Tuesday, September 18, 2012

Appearing before the Electoral Boundaries Commission

Here is my presentation to the federal Electoral Boundaries Commission for Saskatchewan.


Thank you for the opportunity to address you on the important matter of the redistribution of electoral boundaries.

While I am not here in any official capacity, I would note by way of background that I am an Anglican priest who has served in several multipoint point parishes and single point parishes across the Diocese of Qu’Appelle, which constitutes the southern third of the province geographically and the southern half of the province in terms of population.  I’ve served congregations
·        in Oxbow, Alameda, Carnduff, Carievale, Gainsborough, Alida, Carlyle, Manor and Cannington Manor
·        in Kerrobert, Major, Coleville, Smiley, Prairiedale, Kindersley, Brock, Eston, Loverna and Alsask
·        in Esterhazy, Cotham, Dubuc, Bangor, Llewellyn, Saltcoats, Churchbridge and Langenburg
·        in Balcarress, Cupar, Dysart, Kelliher, Abernethy and Katepwa
·        in Avonlea and Ogema
·        and in three different parishes in Regina.

I would suggest that this experience has given me some passing insight into the commonalities and differences between urban Saskatchewan and rural Saskatchewan. 

Early on in the boundary review process, there were widespread calls from academics, political analysts and major media to move away from the previous model of having no all urban constituencies in Saskatchewan.  The argument was simple and straightforward:
·        Urban and rural voters have different interests and different issues.
·        The previous practice of having no urban constituencies was an anomaly in that Saskatchewan was the only province without a single all urban constituency.
·        The previous practice resulted in distorted electoral outcomes, with Saskatchewan consistently having a greater variance between party popular vote and party seat distribution than any other province.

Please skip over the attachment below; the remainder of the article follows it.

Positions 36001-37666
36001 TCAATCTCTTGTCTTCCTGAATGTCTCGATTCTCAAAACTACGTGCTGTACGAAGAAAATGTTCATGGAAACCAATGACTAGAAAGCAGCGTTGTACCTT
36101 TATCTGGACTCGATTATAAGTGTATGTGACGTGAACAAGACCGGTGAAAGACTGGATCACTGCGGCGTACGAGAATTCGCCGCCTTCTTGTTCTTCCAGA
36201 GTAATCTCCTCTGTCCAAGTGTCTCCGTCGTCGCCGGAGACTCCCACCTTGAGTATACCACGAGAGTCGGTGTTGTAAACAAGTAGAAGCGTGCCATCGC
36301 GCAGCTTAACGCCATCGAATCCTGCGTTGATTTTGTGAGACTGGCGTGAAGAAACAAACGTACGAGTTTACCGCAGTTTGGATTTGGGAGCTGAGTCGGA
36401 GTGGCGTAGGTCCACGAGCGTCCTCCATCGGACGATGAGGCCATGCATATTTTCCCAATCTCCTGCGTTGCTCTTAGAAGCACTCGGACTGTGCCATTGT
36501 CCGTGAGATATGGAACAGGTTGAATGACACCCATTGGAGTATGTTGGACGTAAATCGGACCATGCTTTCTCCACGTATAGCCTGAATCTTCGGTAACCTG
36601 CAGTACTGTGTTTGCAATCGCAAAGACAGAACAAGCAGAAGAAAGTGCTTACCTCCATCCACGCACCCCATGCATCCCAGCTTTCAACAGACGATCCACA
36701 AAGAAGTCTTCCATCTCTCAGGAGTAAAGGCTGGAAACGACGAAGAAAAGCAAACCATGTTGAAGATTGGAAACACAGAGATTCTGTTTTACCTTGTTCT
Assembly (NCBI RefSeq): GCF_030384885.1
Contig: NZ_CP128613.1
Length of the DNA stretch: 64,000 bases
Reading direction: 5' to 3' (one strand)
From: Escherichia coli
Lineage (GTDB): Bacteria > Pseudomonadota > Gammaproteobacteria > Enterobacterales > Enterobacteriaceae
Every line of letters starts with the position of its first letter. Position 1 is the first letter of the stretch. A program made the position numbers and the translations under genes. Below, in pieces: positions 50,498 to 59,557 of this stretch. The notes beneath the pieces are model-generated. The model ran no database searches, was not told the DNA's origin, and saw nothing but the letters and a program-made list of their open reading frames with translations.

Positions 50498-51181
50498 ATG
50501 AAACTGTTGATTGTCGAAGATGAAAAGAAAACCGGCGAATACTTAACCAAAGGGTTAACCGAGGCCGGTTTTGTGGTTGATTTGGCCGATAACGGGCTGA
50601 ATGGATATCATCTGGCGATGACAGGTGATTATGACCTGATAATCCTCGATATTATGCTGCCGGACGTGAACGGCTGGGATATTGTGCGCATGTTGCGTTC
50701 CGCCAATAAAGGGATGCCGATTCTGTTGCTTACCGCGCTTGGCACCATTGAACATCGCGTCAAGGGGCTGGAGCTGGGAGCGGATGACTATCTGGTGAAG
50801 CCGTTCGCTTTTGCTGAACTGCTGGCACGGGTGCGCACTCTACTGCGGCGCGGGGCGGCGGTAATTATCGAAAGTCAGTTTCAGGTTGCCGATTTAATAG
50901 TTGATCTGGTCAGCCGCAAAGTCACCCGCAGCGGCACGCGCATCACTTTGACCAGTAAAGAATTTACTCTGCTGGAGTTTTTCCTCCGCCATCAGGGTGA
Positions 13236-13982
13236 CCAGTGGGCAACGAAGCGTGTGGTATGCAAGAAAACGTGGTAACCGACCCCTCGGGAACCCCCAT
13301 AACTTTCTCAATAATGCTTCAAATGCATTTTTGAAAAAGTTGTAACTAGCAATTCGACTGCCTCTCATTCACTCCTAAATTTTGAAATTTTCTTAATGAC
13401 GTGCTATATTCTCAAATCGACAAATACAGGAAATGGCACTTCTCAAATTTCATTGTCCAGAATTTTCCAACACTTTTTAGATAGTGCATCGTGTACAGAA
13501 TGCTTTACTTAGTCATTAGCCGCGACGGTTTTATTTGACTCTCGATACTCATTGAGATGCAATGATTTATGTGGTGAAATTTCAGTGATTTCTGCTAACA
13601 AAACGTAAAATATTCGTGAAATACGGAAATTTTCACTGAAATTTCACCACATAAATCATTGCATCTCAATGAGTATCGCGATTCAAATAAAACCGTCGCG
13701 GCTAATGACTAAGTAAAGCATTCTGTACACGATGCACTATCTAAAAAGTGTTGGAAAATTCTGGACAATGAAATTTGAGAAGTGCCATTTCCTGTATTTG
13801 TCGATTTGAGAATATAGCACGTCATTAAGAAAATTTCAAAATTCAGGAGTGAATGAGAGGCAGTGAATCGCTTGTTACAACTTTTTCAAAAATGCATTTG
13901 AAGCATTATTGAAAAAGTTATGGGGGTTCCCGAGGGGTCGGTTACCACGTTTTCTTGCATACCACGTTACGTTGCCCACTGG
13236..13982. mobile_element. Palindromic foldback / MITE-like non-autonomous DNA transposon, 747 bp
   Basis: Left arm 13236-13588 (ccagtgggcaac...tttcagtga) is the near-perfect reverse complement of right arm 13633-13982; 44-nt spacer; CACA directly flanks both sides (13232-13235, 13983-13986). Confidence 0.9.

I am very pleased to see that your commission has heeded that advice.  I think the proposed boundaries make a great deal of sense, and while it has not been possible to eliminate mixed urban – rural constituencies entirely, the commission has kept it to a minimum.

Some have tried to argue from history that the previous mixed urban – rural constituencies are of such longstanding as to be almost an inviolable tradition in Saskatchewan.  I suggest, with respect, that the argument is entirely ahistorical and actually rather fatuous.

The geography currently known as Saskatchewan has been represented in the Canadian Parliament since 1887.  One cannot speak in any meaningful way of mixed urban – rural constituencies in Saskatchewan prior to 1968, when the former riding of Saskatoon was replaced with Saskatoon – Biggar and Saskatoon – Humboldt and the former riding of Regina City was replaced with Regina East and Regina – Lake Centre.  In other words, the inviolable tradition of rural – urban constituencies only covers 44 years of the 125 year history – barely more than one-third. 

And more importantly, what was that former commission’s motivation in dividing the two cities?  The answer is stunningly obvious.  By the mid-1960s, both Saskatoon and Regina were too large to constitute one constituency but not large enough to constitute two.  Not to mention that, in 1968, most residents of Regina and Saskatoon were no more than a generation or two off the farm - which is ertainly not the case today.

There are significant differences between the issues and interests of rural and urban voters in Saskatchewan.  While the arithmetic of subdividing Saskatchewan’s population into 14 more or less equal constituencies may not make it possible to adhere perfectly to the principle of communities of interest, it is absurd to argue (as some have) that the interests of a voter in the Rosemont neighbourhood of Regina, where my current parish is, are essentially no different than the interests of my former parishioners in Carlyle or Coleville or Cotham.  The significant variance in voting patterns alone suggests a significant divergence.